As America marches inexorably toward a presidential election that will almost certainly feature another Clinton, possibly pitted against yet another Bush, a sense of resignation and fatalism has taken hold among many observers on both the progressive left and the anti-establishment right. While Jeb and Hillary would trade barbs on such perennial wedges issues as abortion and same-sex marriage, and Clinton may be more supportive than Bush of what passes for a social safety net in this country -- just don't mind that bit about ending welfare as we knew it, and try not to focus on that pesky vote for bankruptcy "reform" -- neither Wall Street-friendly candidate poses a threat to the plutocratic powers that be. Indeed, the masters of the universe can't quite decide which of the two they'd prefer to see elected. Either way, they rest assured, they win.
Dispiriting as the coming national contest can be, however, it should not obscure one of the less-discussed dynamics of the 2016 elections: Across the country, a crop of unapologetically progressive candidates promises to infuse a new populist energy into the fight for the U.S. Senate, and may well transform the terms of debate within a Democratic Party that has spent the better part of the past three decades reconciling itself to the Reagan Revolution and embracing neoliberalism.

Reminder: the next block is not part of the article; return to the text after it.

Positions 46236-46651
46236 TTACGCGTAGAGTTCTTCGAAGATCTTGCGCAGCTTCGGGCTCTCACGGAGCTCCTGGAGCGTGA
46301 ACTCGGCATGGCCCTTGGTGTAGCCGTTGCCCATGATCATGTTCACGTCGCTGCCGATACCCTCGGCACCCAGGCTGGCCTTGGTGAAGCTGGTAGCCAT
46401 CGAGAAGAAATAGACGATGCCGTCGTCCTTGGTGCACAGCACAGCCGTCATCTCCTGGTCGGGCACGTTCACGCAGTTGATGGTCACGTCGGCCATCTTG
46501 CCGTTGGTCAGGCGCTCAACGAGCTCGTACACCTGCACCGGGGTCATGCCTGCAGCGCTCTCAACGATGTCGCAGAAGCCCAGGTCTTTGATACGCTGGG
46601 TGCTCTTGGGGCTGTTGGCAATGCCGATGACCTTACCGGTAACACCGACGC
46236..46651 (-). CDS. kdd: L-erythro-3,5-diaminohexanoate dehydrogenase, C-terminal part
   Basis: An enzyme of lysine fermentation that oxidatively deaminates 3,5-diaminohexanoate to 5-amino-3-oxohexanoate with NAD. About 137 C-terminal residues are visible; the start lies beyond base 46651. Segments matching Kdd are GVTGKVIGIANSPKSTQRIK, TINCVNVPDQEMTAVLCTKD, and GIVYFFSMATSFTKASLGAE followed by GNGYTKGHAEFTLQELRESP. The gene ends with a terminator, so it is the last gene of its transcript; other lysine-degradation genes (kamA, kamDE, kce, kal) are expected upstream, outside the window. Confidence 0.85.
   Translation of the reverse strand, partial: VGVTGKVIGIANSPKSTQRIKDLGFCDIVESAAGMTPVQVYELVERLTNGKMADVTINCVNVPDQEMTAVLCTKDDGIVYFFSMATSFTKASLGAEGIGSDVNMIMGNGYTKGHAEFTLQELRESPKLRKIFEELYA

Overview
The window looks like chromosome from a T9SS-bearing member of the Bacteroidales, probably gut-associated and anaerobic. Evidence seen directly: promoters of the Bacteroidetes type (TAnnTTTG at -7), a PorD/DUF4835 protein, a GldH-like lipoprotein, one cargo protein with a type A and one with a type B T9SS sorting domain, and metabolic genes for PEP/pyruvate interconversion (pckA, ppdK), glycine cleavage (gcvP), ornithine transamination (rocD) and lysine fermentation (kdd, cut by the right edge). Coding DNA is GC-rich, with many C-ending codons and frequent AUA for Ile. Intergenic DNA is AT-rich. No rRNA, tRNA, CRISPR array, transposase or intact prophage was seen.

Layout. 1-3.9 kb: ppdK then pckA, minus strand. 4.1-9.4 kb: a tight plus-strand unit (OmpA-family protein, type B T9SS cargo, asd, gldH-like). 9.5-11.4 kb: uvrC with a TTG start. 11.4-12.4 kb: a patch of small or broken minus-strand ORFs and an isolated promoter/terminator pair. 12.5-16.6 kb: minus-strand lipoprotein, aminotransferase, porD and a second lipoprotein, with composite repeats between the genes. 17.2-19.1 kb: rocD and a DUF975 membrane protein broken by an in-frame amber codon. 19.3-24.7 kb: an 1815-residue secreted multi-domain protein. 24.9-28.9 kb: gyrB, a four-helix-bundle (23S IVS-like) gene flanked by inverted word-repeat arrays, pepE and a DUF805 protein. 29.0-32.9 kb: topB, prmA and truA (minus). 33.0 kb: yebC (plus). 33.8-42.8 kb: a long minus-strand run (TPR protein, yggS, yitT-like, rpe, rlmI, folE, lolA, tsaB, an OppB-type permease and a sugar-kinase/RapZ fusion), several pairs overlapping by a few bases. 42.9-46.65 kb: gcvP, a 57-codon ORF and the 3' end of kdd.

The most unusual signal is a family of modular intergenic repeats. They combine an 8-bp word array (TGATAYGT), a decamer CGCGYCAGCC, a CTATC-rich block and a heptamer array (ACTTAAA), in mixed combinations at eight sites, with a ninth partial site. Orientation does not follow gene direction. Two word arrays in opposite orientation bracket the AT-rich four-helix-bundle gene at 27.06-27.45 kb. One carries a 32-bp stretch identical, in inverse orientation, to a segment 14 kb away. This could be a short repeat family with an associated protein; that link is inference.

Rep. Donna Edwards (D-The Elizabeth Warren Wing) is the latest progressive to toss her hat into the Senate ring, announcing today that she will seek the seat being vacated by Maryland Democrat Barbara Mikulski. Though she has served in Congress for six years now, Edwards is fundamentally an insurgent: The community activist won her seat after toppling a hawkish, centrist incumbent in the Democratic primary, and as a member of the Congressional Progressive Caucus and the Populist Caucus, she's been at the forefront of the effort to move the Democrats leftward on issues like austerity, a living wage, foreign policy, and civil liberties. Befitting her congressional service, Edwards plans to run as an unabashed progressive populist.
“The corporate interests are gonna come at me with all their money,” Edwards tells voters in her announcement video. “But if you’ll join me in this fight there’s no way we can’t win. and when I step into Barbara Mikulski’s shoes as your next senator, you’ll always know where I stand — with you."